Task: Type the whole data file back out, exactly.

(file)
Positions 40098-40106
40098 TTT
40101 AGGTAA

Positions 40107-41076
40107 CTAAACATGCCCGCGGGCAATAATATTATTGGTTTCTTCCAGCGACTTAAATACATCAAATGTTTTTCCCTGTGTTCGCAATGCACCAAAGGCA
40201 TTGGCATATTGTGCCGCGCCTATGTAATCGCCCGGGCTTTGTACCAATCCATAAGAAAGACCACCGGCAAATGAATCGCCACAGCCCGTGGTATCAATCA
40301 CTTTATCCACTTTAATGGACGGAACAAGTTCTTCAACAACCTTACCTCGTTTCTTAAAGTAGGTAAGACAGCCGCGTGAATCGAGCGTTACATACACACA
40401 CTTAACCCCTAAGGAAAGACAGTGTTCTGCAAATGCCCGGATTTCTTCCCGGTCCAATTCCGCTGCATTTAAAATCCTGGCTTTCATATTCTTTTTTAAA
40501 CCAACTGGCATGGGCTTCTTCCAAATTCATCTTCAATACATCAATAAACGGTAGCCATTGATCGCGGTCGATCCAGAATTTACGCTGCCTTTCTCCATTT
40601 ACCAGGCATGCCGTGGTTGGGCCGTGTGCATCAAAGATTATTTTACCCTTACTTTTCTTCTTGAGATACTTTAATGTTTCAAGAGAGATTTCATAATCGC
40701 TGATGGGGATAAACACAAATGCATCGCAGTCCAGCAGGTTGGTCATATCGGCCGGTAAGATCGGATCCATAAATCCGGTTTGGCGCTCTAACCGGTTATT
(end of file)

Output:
Positions 40098-40106
40098 TTT
40101 AGGTAA

Positions 40107-41076
40107 CTAAACATGCCCGCGGGCAATAATATTATTGGTTTCTTCCAGCGACTTAAATACATCAAATGTTTTTCCCTGTGTTCGCAATGCACCAAAGGCA
40201 TTGGCATATTGTGCCGCGCCTATGTAATCGCCCGGGCTTTGTACCAATCCATAAGAAAGACCACCGGCAAATGAATCGCCACAGCCCGTGGTATCAATCA
40301 CTTTATCCACTTTAATGGACGGAACAAGTTCTTCAACAACCTTACCTCGTTTCTTAAAGTAGGTAAGACAGCCGCGTGAATCGAGCGTTACATACACACA
40401 CTTAACCCCTAAGGAAAGACAGTGTTCTGCAAATGCCCGGATTTCTTCCCGGTCCAATTCCGCTGCATTTAAAATCCTGGCTTTCATATTCTTTTTTAAA
40501 CCAACTGGCATGGGCTTCTTCCAAATTCATCTTCAATACATCAATAAACGGTAGCCATTGATCGCGGTCGATCCAGAATTTACGCTGCCTTTCTCCATTT
40601 ACCAGGCATGCCGTGGTTGGGCCGTGTGCATCAAAGATTATTTTACCCTTACTTTTCTTCTTGAGATACTTTAATGTTTCAAGAGAGATTTCATAATCGC
40701 TGATGGGGATAAACACAAATGCATCGCAGTCCAGCAGGTTGGTCATATCGGCCGGTAAGATCGGATCCATAAATCCGGTTTGGCGCTCTAACCGGTTATT